Nestled in the North Cascades, Shelley Muzylowski Allen welcomed us to her home and studio, earlier this year, to learn more about her and her work. She shared with us a story about the deer that visit her cherry tree and showed us her amazing collection of rocks, many of which find their way into her sculpture. With her relaxed manner and warm smile, it’s easy to see how her personality is reflected in her approachable and beautiful creations. We look forward to welcoming her back to the Hot Shop this April.

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Horses seem to be the focus of your current work. What is your connection to horses?

Horses have been a recurring form in my work since my early paintings and drawings in childhood. I felt very connected to their form and more importantly, our relationship with them and what they have meant to us and our civilization throughout history.

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About 10 years ago, my father gave credence to this relationship when he told me that he had found evidence that our eastern European family name traced back to early cavalry who roamed the Eurasian Steppes on horseback and were among the early domesticators of horses.

Although many members of my family raised horses, I was never as interested in riding them as I was in drawing or painting them. My feeling of connection to them always made me a little uneasy and I have tried to venture away from rendering their form many times.

Since your last residency at Museum of Glass, what have you been up to?

During my last residency at MOG in 2009, I created a new body of work that I titled the Netsuke Pots—a series that would give reverence to commonplace creatures and would be created devoid of color. This body of work opened up new avenues in my creative thought and allowed me to concentrate on different forms of flora and fauna and gesture and incorporate more narrative in the pieces.

I’ve since been developing these ideas, capturing a moment in time, or timelessness, creating tension in the pieces and exhibiting my work as much as I physically can. I’ve been collecting large rocks and using them to dynamically support the glass form and become part of the visual field. The texture and colors of both rock and glass contrast and complement each other—adding to the visual tension and the composition and feeling evoked being very similar to a scene painted in oils.

In 2012, I was invited to Murano to continue making a body of work with Davide Salvadore that we had started at Pilchuck. I had been intrigued and mystified by the horse-headed violins of Mongolia. We explored that concept and created 12 animal-headed instruments. In 2016, we are planning to make another collaborative body of work.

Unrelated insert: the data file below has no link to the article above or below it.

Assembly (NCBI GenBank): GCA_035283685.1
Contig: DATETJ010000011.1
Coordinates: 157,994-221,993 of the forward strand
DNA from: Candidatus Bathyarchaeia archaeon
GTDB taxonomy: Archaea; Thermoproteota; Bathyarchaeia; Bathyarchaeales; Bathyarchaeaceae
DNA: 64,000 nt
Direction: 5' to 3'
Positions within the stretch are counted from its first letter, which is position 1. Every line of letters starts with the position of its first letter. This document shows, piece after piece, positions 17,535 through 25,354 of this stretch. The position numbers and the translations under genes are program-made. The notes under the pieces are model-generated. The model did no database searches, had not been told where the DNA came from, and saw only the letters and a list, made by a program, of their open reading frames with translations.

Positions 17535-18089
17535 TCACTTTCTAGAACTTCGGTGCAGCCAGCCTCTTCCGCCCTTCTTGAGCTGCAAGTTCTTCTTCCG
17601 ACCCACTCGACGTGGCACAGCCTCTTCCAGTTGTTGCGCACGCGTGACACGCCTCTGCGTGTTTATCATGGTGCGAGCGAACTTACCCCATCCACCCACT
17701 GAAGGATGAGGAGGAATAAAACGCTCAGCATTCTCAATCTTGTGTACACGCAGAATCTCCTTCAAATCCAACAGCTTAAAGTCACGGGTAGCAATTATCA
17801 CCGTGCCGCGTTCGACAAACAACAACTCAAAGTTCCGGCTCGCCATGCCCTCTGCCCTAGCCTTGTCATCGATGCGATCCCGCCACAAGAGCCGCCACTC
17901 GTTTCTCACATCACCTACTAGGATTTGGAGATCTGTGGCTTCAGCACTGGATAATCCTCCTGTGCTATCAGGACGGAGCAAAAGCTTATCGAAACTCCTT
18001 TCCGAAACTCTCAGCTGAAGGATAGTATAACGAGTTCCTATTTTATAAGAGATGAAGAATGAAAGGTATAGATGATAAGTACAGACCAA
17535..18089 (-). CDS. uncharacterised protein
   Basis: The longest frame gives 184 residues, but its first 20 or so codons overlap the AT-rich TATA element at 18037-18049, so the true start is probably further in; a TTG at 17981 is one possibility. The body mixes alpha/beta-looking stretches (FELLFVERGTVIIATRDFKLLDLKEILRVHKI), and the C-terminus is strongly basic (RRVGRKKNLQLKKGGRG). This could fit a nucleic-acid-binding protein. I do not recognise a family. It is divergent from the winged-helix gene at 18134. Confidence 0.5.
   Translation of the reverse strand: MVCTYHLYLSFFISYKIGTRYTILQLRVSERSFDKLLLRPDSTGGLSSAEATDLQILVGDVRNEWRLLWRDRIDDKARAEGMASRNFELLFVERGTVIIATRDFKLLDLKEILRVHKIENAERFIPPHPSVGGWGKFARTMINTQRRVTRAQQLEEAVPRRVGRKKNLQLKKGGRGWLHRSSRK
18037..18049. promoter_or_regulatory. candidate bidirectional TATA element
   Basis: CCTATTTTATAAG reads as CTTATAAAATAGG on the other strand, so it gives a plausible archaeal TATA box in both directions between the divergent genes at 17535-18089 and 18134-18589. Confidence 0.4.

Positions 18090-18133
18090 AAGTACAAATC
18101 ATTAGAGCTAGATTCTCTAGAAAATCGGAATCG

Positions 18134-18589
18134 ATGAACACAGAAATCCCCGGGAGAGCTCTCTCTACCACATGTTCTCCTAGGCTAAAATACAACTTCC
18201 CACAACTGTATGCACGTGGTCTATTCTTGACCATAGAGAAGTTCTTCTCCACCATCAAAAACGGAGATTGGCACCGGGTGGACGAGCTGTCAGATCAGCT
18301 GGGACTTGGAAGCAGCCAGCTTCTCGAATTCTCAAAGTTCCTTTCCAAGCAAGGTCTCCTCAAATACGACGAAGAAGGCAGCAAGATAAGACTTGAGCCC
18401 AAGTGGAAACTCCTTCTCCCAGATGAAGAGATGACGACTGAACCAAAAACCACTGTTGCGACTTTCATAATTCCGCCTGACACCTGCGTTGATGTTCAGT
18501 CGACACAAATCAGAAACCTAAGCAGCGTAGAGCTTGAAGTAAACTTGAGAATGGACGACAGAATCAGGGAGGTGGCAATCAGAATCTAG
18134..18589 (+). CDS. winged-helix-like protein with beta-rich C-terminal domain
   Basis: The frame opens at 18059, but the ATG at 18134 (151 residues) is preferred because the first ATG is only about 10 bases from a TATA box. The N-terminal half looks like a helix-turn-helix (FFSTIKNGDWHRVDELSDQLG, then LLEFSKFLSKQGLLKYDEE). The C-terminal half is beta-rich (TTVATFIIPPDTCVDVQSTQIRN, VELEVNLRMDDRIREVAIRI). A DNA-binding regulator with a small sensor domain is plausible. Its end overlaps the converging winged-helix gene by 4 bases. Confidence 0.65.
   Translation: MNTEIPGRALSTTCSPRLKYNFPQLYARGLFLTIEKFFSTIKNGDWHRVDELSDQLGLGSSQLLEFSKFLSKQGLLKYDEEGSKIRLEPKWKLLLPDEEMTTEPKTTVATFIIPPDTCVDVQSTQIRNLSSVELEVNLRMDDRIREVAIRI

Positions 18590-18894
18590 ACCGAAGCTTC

When I’m not in the hot shop…

I discovered aerial yoga and practice this weekly. Doing inversions and hanging from the silks can decompress and balance my spine after standing on concrete and working asymmetrically in the hot shop. Rik and I also like to get outdoors and hike or go to the San Juan islands on our little Boston Whaler. On these trips I’ve often found the rocks that I use in my work.

What precipitates a collaboration with your husband and fellow artist Rik Allen? How do you plan and work together to execute your collaborative pieces?

Although we don’t work in the hot shop together as frequently as we used to, Rik and I collaborate in many ways in our life together. It often comes in the form of dialogue as we discuss each other’s respective work and offer our insights or ideas to each other. We rely on each other’s strengths and find balance in doing this. Rik and I have taught many workshops and really enjoy teaching together. Our demonstrations are often collaborations made in the hot shop to illustrate effective communication and teamwork as part of our teaching curriculum. We spend time talking about the theme and drawing it until we are both satisfied with the idea and design.

What do you think are the challenges for women working in glass?

Working with glass, especially hot glass requires extreme focus, stamina and perseverance. You have to be willing to work extremely hard and work because you love the medium and not because you have certain expectations of the end result. The learning curve is steep which may deter a number of people of both genders.

The glass world largely in the past was male dominated. I’ve heard from a few women that this held them back from pursuing a career with hot glass. I don’t believe that this is the current situation in this country. The opportunities are out there for both men and women. Men generally have a stronger physical build so in some specific cases that may be the reason for their hiring. Staying healthy and in good physical shape can help for both genders in working with this medium. When I went to Murano, many of the maestros had never seen a woman working at her own bench before.  I was nervous about what their reaction might be but I was treated very well and with respect for my physical space and my work.

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Shelley Muzylowski Allen will be the Visiting Artist in the MOG Hot Shop from April 6 – 10, 2016 through Fuel Their Fire IV. Learn more about her work at muzylowski.com.